1. ## Subordinate Clause Analysis

1. They reported that some schools were denying their brightest students an equal opportunity to choose a vocational pathway.
- This that-clause is acting here as the Object of report. Do we have an Indirect Object with 'their brightest students' and a Direct Object with 'an equal opportunity'? Or should we combine both? Am I right in thinking that the infinitive-clause 'to choose a vocational pathway' fills a Complement slot?

1. Some schools (Subject: noun phrase), were denying (verb: verb phrase), their brightest students (?????), an equal opportunity(?????), to choose a vocational pathway (object complement: infinitive-clause)

2. They are keen to encourage more youngsters to stay in education.
- Here we've got the subordinate clause filling the Object slot of the matrix. Can we analyze this clause thus:

1. to encourage more youngsters (subject: infinitive clause), to stay in education (Object: infinitive-clause)

Many thanks in advance for any assistance.

2. ## Re: Subordinate Clause Analysis

Hello, Gyvermac:

I agree with most of your excellent analysis of #1. we can, perhaps, more clearly see the relationships if we replace the indirect object with a prepositional phrase:

Some schools + were denying + an equal opportunity to choose a vocational pathway + to their brightest students.

IF I understand my books correctly, "to choose a vocational pathway" is an adjectival infinitive phrase. That is to say, it modifies the noun phrase "an equal opportunity." Here are some examples from one of my favorite books:

His attempt to fly.
A trap to catch the thief.
Nothing to do.

James

Source: House and Harman Descriptive English Grammar (1950).

3. ## Re: Subordinate Clause Analysis

Originally Posted by gyvermac

2. They are keen to encourage more youngsters to stay in education.
Hello, Gyvermac:

I believe that there are at least two ways to parse that sentence.

First Way

They = subject.
to encourage = infinitive that modifies the adjective "keen"
more youngsters to stay in education = the object of "to encourage."

(more youngsters = the subject of the infinitive phrase "to stay in education"
to stay = the infinitive
in education = prepositional phrase that modifies the verb "to stay")

Second Way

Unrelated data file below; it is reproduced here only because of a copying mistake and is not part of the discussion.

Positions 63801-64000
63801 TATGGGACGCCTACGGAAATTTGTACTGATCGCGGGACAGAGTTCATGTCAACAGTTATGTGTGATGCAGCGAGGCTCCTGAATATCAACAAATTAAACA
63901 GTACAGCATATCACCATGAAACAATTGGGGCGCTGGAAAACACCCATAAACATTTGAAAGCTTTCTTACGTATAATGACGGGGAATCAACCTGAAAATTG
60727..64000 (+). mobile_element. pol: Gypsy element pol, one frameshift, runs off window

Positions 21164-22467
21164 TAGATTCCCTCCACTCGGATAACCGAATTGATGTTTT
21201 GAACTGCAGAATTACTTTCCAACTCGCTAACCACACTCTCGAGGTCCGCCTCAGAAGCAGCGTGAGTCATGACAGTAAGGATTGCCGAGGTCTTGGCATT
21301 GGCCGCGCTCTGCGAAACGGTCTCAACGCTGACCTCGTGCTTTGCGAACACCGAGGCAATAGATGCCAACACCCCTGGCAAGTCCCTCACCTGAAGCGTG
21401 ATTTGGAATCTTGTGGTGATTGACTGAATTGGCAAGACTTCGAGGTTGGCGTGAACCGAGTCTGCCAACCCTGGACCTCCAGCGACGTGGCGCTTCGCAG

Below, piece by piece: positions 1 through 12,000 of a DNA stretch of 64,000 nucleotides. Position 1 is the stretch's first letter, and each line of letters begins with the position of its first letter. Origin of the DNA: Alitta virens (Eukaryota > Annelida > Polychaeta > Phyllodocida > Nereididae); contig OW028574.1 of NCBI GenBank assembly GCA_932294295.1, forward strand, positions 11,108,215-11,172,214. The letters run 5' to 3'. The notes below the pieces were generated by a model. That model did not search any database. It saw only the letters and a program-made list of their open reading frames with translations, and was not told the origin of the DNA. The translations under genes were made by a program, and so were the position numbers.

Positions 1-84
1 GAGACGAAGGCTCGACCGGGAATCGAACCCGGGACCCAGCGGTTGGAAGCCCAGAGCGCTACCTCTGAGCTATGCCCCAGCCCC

They = subject
to encourage = infinitive
more youngsters = object of "to encourage"
to stay in education = objective complement of the object "more youngsters"

*****

I personally prefer the first way.

James

4. ## Re: Subordinate Clause Analysis

Many thanks for getting back to me, TheParser. Certainly helped me formulate things a little more solidly in my head. Somewhat. I did, however, have to go a little bit deeper. For some inexplicable reason, I could not fully understand the idea that second clauses could function within their superordinate clauses as, in these cases, Direct Objects. Seems so simple now.

1. They reported that some schools were denying their brightest students an equal opportunity to choose a vocational pathway.

Clause 1:that (conjunction), some schools (Subject: noun phrase), were denying (verb: verb phrase), their brightest students (Indirect Object: noun phrase), an equal opportunity to choose a vocational pathway (Direct Object: noun phrase).
Clause 2: to choose (Verb: Verb Phrase), a vocational pathway (Object: Noun Phrase)

2. They are keen to encourage more youngsters to stay in education.

Clause 1: to encourage (Verb: verb phrase), more youngsters (Indirect Object: noun phrase), to stay in education or training (Direct Object: infinitive-clause)
Clause 2: to stay (Verb: Verb Phrase), in education or training (Adverbial: Prepositional Phrase)

5. ## Re: Subordinate Clause Analysis

Pardon me; I'm just curious.

Why is an infinitive phrase also called an infinitive-clause? A clause has to have a subject and a predicate, whereas an infinitive phrase contains a verbal and its object (plus modifiers). So, there is no subject, and I doubt verbals can be categorized as verbs because both have completely different functions.

So, I treat the second sentence as a simple sentence; where the infinitive phrase at the end modifies the preceding infinitive phrase, and the combination of both infinitive phrases functions as an adverbial modifying "are keen".

6. ## Re: Subordinate Clause Analysis

I agree that it is an infinitive phrase, not a clause.

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